What staff is needed to run the program?  How many hours does it take?
A best practice from the pilot study is to designate a coordinator for the program, such as a nurse practitioner.  This person doesn't necessarily have to be a new employee or a FTE; in fact, some hospitals report that only a few hours a week are required.  Hospitals implementing the program report that data entry per patient takes only 3-4 minutes.  Own the Bone subscribers are provided with a Case Report Form to simplify data collection, allowing users to enter data into the registry at a convenient time.

Can a nurse practitioner charge for his/her services?
Fee for service reimbursement depends on the services being provided and varies according to your institution's policies.  Osteoporosis Reimbursement Policy for Healthcare Professionals is provided to Own the Bone program subscribers as a reference guide.

Is Own the Bone considered a research project?  Who will have access to the data?
Own the Bone is designed as a quality improvement program.  Through the online registry, each participating site will have access to the data through system generated reports. Reports will show performance against each measure in the Own the Bone Protocol.  Sites will also be able to access internal and external benchmarking reports to compare their own results against aggregate results of all sites participating in the program.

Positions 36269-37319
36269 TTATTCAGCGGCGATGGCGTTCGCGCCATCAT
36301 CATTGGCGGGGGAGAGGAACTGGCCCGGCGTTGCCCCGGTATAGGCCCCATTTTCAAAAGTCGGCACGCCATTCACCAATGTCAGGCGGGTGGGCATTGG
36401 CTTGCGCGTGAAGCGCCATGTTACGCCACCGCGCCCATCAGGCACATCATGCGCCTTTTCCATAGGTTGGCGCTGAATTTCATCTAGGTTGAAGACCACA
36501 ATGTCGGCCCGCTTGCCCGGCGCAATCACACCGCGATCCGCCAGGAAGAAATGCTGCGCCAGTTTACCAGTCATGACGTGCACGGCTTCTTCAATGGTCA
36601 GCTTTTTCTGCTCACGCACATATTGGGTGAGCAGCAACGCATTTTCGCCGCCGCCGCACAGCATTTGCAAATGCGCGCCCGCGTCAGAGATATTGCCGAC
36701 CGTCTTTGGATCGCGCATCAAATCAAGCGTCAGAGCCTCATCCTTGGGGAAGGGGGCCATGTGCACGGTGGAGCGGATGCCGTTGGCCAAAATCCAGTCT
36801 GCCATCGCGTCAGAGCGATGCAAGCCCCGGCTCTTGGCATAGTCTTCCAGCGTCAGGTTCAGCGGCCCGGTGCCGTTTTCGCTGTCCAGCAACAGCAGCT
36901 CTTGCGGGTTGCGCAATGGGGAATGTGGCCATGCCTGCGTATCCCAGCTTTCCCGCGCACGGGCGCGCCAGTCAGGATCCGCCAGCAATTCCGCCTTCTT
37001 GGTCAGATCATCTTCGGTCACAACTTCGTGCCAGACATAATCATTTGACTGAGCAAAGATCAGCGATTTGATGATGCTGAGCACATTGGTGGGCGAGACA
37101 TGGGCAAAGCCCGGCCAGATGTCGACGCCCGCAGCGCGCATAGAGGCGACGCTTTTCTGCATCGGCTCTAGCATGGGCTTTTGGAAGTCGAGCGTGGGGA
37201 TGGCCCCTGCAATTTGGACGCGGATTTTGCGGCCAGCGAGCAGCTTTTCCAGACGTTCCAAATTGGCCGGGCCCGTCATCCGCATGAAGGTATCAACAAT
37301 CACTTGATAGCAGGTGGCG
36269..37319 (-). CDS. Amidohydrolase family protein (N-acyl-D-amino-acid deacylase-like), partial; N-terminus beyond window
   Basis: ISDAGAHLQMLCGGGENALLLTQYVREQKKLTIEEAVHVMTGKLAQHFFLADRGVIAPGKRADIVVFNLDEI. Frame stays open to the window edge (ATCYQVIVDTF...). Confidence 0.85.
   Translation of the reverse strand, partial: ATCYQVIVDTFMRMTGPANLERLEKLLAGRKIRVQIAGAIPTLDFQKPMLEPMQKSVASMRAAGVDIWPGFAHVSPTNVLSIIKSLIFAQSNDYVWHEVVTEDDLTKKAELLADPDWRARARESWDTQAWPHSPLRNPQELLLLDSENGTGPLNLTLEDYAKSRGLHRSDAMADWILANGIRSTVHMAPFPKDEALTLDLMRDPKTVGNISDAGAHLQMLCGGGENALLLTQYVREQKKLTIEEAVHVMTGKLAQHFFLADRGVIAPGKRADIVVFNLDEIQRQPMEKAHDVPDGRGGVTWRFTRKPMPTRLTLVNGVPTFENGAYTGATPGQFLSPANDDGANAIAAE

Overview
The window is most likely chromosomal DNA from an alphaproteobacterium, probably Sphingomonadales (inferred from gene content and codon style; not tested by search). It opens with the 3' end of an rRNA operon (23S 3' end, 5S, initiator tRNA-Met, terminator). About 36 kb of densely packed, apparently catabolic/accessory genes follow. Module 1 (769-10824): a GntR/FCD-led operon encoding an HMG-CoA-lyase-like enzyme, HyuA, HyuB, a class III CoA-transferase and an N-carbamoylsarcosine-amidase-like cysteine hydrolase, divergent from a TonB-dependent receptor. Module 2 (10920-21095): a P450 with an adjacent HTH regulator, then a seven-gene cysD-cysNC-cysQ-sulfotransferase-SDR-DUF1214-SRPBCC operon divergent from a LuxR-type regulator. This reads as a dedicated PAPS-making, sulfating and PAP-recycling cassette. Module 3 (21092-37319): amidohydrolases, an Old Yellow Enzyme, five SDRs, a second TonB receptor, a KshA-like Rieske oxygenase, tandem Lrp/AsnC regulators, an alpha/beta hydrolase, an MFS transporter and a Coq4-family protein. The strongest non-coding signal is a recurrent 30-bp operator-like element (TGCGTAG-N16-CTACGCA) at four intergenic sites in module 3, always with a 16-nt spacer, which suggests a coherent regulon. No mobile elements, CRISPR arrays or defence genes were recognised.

Does Own the Bone suggest which pharmacotherapy physicians should prescribe?
No. The Own the Bone Protocol does not recommend specific pharmacologic treatment. Own the Bone follows the National Osteoporosis Foundation's Guidelines and highlights when patients should be considered for pharmacologic treatment.  The decision regarding which drug is most appropriate must be made as part of the physician-patient relationship.

Do sites need to follow up with patients?
The Own the Bone program recommends that sites follow-up with patients entered in Own the Bone.  This step, however, is optional.

Does Own the Bone meet any Joint Commission standards?
The Joint Commission does not currently accredit hospitals for osteoporosis or fragility fracture care.  However, in 2008, the Joint Commission released a study called Improving and Measuring Osteoporosis Management